(Bloomberg) -- The man who early polling suggests will be Chile’s next president plans to raise mining taxes in coordination with neighboring nations and take equity stakes in copper mines in a bid to retain more mineral wealth.

Daniel Jadue, the current front-runner in polls for November’s elections in Chile, wants to align mining rules with Peru, Argentina and Bolivia so they don’t compete for investments, he said in an interview Wednesday. Like Indonesia has done, he also plans to renegotiate with foreign companies to take stakes in their assets in what would be the industry’s biggest disruption since U.S.-owned mines were nationalized to form Codelco in the 1970s.

If Jadue wins office he would become Chile’s first ever Communist Party president, ratcheting up regulatory risks for global miners like BHP Group and Anglo American Plc. A rewriting of mining rules in a country that accounts for a third of the world’s copper could temper future projects needed to fill supply gaps of a crucial metal in the transition away from fossil fuels.

To be sure, much could change in the five months before elections and, even if he won office, Jadue said he would respect stability contracts signed with miners through 2023.

Still, his emergence reflects a sharp shift away from moderate politics in the wake of civil unrest that begin almost two years ago. The center-right ruling coalition is fighting a bill presented by the opposition to introduce a copper windfall tax, while an assembly elected to write a new constitution is comprised mainly of independents and left-wingers.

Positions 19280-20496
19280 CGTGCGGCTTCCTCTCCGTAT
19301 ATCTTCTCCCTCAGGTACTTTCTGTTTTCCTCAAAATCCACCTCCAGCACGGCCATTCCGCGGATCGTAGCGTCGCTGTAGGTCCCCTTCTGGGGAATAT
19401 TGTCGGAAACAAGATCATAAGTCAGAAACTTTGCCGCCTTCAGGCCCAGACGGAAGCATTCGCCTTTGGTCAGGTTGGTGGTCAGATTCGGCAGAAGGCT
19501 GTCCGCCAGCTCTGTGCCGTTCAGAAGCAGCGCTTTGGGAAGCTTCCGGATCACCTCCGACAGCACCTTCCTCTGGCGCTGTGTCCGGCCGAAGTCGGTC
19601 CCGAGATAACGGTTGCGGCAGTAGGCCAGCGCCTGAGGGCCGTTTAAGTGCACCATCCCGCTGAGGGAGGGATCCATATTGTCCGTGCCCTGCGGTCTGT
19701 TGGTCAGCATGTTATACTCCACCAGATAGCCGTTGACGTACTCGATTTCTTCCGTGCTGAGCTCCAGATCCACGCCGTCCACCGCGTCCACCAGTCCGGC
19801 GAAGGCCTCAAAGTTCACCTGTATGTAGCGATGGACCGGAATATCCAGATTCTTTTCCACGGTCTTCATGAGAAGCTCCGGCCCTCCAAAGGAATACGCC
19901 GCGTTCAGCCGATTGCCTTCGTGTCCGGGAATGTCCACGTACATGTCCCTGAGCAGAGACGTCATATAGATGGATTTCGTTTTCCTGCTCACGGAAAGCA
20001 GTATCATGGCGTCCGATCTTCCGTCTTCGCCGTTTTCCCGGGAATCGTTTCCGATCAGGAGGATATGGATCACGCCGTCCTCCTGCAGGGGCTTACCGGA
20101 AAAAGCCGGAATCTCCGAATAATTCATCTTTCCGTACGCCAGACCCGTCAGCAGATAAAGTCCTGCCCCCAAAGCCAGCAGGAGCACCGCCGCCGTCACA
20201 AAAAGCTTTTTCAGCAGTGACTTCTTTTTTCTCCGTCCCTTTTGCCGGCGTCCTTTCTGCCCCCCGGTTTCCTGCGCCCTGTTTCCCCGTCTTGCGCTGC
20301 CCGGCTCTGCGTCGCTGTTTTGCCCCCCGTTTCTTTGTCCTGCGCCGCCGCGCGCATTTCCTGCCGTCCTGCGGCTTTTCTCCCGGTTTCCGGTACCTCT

With copper prices near record-high levels, some host nations are looking to increase their share of the windfall in an effort to address economic inequalities. Pedro Castillo, who looks set to be Peru’s next president, vowed to nationalize assets early in his campaign before focusing on overhauling the tax system for miners. Peru is the largest producer of copper after Chile.

Read More: Runaway Prices Risk Rattling Copper Market

In Chile’s lithium industry, currently dominated by Albemarle Corp. and Soc. Quimica & Minera de Chile SA, the 53-year-old mayor wants to either expand Codelco’s role or create a national lithium company as part of push to add value to raw material production.

“We will never again allow economic returns that transnationals take from our country, especially those in extractive activities, to continue to function in the same way,” he said. “Here there is an economic return that Chile must rescue.”

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